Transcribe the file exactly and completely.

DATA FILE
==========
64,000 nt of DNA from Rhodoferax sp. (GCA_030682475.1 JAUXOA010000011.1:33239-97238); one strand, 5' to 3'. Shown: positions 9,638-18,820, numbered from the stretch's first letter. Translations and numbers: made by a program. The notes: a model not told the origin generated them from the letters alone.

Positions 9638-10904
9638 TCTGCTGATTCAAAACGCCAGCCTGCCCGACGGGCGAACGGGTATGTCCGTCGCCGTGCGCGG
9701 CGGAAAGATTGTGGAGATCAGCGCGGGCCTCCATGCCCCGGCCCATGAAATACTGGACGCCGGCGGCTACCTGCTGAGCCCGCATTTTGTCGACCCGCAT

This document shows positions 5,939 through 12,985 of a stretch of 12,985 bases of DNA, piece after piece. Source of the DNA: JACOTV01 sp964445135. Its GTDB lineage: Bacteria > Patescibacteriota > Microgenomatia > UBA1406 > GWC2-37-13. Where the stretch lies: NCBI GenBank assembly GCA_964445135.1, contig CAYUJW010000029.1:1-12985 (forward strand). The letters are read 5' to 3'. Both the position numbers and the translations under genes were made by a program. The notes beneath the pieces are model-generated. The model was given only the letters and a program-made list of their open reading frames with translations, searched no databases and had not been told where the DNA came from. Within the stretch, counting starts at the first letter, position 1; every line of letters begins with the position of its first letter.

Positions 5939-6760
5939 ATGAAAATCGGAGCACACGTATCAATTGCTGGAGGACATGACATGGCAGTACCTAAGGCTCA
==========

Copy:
64,000 nt of DNA from Rhodoferax sp. (GCA_030682475.1 JAUXOA010000011.1:33239-97238); one strand, 5' to 3'. Shown: positions 9,638-18,820, numbered from the stretch's first letter. Translations and numbers: made by a program. The notes: a model not told the origin generated them from the letters alone.

Positions 9638-10904
9638 TCTGCTGATTCAAAACGCCAGCCTGCCCGACGGGCGAACGGGTATGTCCGTCGCCGTGCGCGG
9701 CGGAAAGATTGTGGAGATCAGCGCGGGCCTCCATGCCCCGGCCCATGAAATACTGGACGCCGGCGGCTACCTGCTGAGCCCGCATTTTGTCGACCCGCAT

This document shows positions 5,939 through 12,985 of a stretch of 12,985 bases of DNA, piece after piece. Source of the DNA: JACOTV01 sp964445135. Its GTDB lineage: Bacteria > Patescibacteriota > Microgenomatia > UBA1406 > GWC2-37-13. Where the stretch lies: NCBI GenBank assembly GCA_964445135.1, contig CAYUJW010000029.1:1-12985 (forward strand). The letters are read 5' to 3'. Both the position numbers and the translations under genes were made by a program. The notes beneath the pieces are model-generated. The model was given only the letters and a program-made list of their open reading frames with translations, searched no databases and had not been told where the DNA came from. Within the stretch, counting starts at the first letter, position 1; every line of letters begins with the position of its first letter.

Positions 5939-6760
5939 ATGAAAATCGGAGCACACGTATCAATTGCTGGAGGACATGACATGGCAGTACCTAAGGCTCA